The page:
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TransCanada's Hal KvisleJeff McIntosh

As TransCanada opens the taps on a major new pipeline into the U.S., the company is already planning for ways to carry far more oil sands crude deep into the American south.

Outgoing chief executive officer Hal Kvisle used his last day atop the company to open the pipeline in Wood River, Ill., marking the start of crude delivery from the first phase of Keystone, a $12-billion (U.S.) pipeline project that includes pipes to several U.S. destinations.

The flow of oil into the U.S. Midwest is a major milestone for TransCanada, whose pipelines have traditionally transported natural gas. Now the company is using the oil sands industry as a springboard into a business once dominated by competitor Enbridge Inc.

TransCanada is staking a growing chunk of its future on delivering Fort McMurray, Alta., energy to U.S. gas tanks, even as the company faces increasingly strident foes among environmentalists and lawmakers south of the border, who have taken to accusing the Keystone project of promoting "environmental Armageddon."

TransCanada officials dismiss those concerns, saying the environmental risks are minimal. Keystone is a necessary bridge to bring oil to a country hungry for secure energy sources.

"It's a huge day for the company," Russ Girling, who takes over as TransCanada CEO Thursday, said in an interview. "It's a new business for TransCanada, and it's a very, very large business for TransCanada. … Keystone links the biggest free source of crude oil in the world to one of the most important markets in the world."

When it is completed at the end of 2011, Keystone and an expansion called Keystone XL - whose pending approval in the U.S. has stoked much controversy - will have the capacity to deliver 1.1 million barrels of Alberta crude to Illinois, Oklahoma and Texas.

That project, combined with an Enbridge-built pipeline to the U.S. called Alberta Clipper, has brought on so much new pipe that analysts now say it could be nearly a decade before it's all needed, especially since the oil sands have grown much more slowly than expected.

But Mr. Girling believes Keystone could be full as soon as 2015 or 2016, and TransCanada has already begun drafting plans to deliver even more oil into the U.S.

"We're going to need more capacity, and you have to start thinking about those things today," he said. The first step will involve expanding the Keystone system by installing additional pumping stations to push more oil through the pipe. That could bring it to 1.5 million barrels a day, enough to meet demand until 2020.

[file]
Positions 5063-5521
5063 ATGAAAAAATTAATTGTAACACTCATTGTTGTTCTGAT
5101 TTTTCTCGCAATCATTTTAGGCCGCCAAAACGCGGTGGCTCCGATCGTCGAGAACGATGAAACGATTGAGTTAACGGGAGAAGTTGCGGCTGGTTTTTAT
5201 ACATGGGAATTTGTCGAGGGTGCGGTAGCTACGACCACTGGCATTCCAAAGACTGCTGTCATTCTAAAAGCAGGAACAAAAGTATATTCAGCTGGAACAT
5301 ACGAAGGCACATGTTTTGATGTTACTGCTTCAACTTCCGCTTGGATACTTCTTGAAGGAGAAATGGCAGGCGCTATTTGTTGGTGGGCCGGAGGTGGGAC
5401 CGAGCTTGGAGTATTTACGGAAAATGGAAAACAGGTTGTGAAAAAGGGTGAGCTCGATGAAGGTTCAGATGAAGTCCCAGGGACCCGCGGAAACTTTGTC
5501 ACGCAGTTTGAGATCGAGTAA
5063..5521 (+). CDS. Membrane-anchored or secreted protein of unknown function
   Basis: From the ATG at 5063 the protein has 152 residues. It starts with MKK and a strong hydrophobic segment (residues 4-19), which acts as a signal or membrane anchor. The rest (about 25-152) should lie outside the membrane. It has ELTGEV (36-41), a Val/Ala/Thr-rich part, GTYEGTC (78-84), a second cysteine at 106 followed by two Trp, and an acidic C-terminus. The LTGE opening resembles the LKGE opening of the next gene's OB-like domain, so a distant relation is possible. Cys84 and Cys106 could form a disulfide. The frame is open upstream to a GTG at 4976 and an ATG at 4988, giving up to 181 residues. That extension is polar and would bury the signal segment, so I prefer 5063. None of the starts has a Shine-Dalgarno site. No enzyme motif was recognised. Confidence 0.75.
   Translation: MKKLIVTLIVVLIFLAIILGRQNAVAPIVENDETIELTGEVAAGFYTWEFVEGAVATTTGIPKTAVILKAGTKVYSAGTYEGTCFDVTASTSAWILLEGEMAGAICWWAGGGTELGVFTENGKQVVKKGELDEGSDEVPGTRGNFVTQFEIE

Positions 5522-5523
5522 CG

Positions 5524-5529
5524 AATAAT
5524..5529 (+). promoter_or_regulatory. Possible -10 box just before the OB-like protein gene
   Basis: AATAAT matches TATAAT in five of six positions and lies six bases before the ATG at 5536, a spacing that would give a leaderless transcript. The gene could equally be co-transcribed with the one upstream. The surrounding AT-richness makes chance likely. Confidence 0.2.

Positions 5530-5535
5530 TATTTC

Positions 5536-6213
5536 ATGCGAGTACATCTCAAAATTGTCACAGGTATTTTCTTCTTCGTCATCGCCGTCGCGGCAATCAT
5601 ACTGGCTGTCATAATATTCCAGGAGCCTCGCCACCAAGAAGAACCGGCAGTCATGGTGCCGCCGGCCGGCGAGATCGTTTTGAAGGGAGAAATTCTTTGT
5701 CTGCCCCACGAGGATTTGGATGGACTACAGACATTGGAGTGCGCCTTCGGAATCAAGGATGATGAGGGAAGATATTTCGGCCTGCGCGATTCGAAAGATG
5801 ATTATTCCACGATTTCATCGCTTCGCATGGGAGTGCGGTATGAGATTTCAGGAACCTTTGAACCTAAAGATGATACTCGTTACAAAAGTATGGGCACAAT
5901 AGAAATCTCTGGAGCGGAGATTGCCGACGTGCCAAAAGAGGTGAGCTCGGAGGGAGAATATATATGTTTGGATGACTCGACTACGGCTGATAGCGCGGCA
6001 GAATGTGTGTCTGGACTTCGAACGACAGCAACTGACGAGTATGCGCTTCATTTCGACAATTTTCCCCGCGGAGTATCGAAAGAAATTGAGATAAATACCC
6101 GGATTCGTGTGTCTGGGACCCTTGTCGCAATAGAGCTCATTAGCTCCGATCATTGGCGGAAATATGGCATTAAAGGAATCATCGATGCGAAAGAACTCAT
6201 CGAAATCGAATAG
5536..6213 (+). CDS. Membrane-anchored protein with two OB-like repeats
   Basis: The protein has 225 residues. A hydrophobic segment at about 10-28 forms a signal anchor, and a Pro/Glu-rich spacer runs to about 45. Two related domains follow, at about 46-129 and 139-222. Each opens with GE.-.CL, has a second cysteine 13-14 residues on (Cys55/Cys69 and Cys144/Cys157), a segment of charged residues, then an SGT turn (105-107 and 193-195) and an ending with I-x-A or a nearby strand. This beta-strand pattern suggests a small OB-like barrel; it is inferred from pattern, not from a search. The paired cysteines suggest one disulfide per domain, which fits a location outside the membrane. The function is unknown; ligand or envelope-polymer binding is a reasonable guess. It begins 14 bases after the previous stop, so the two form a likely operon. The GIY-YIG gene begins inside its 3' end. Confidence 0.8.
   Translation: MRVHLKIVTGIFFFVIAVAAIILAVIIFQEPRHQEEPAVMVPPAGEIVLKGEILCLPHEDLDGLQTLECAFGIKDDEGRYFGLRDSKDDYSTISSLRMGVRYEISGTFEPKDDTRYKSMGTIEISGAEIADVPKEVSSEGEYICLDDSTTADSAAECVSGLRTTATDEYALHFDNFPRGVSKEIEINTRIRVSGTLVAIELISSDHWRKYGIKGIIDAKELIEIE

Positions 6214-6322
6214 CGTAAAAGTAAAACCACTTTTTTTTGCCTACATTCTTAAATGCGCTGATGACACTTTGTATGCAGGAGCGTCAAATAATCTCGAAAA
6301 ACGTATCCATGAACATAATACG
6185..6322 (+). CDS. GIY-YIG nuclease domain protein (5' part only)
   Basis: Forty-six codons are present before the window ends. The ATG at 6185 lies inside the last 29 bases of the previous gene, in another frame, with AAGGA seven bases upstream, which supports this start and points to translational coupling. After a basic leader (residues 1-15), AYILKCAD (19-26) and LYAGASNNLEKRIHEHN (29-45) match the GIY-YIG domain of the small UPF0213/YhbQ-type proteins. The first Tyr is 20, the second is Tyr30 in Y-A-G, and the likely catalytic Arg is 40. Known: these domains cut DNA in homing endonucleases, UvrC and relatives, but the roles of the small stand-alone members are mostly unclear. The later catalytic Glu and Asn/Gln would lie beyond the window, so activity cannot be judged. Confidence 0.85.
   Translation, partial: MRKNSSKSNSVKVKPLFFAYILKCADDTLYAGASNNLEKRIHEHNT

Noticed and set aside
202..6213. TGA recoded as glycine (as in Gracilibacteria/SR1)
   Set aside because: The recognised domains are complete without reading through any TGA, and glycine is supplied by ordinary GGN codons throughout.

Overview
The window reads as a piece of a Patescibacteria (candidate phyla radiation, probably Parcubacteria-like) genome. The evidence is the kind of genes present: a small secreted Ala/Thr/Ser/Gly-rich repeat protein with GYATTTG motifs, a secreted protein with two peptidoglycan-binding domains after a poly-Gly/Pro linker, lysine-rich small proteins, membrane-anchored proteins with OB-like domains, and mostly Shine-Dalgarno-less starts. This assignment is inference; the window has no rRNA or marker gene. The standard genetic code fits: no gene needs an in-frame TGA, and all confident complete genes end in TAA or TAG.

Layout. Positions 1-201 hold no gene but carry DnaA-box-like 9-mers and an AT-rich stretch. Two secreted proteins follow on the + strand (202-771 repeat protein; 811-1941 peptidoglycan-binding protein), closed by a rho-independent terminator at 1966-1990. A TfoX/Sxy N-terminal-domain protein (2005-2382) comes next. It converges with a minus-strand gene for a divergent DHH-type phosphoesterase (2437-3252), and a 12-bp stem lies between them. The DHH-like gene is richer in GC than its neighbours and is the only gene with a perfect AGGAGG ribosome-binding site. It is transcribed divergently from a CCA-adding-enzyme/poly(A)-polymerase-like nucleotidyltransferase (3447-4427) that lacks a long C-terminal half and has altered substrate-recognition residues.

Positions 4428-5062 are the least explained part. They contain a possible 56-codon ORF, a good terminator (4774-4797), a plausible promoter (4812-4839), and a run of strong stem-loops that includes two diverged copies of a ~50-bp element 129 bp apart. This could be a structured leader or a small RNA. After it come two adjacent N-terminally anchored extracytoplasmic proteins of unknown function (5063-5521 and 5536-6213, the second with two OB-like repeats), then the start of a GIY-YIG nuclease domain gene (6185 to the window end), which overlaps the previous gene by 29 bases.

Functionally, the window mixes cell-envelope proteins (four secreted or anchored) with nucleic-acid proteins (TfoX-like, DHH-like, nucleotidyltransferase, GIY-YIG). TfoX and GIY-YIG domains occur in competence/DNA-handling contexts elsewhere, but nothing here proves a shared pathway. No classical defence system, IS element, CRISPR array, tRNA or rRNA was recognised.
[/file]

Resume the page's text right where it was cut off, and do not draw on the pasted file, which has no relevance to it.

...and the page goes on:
Mr. Girling said TransCanada has, however, already begun looking beyond that point.

"We can easily get through to the latter part of the decade. After that, we'll require twinning of the system and that sort of thing."

Conversations on twinning Keystone with an adjacent pipeline have already begun, Mr. Girling said. It would be a multi-billion-dollar project, but TransCanada has provided no details yet.

First, however, TransCanada must convince Americans to accept oil sands crude which, despite the black stain now tarnishing the U.S. offshore industry, remains a bête noire for environmental groups. Keystone XL has yet to receive a presidential permit allowing it to be built, and 50 members of Congress have asked the State Department to block it.

President Barack Obama overrode similar concerns last year when he granted a permit to Enbridge to build Alberta Clipper, but criticism of Keystone XL has become pitched. At hearings this week, Sierra Club executive director Michael Brune told U.S. legislators that by providing an outlet for oil sands crude Keystone XL will damage the global climate and "drive expansion of the environmental Armageddon occurring in Canada."

Mr. Girling, however dismissed the concerns, arguing that Canadian crude is no more greenhouse gas-intensive than Venezuelan oil.

"This project is entirely logical. … We're moving the world's largest and most secure source of crude oil to a nation that needs that crude oil, and what we're backing out is crude oil from places like Venezuela," Mr. Girling said.

"Is there risk in this? There always is. But I think the facts would dictate that those environmental concerns are unfounded. That they're not based on truth."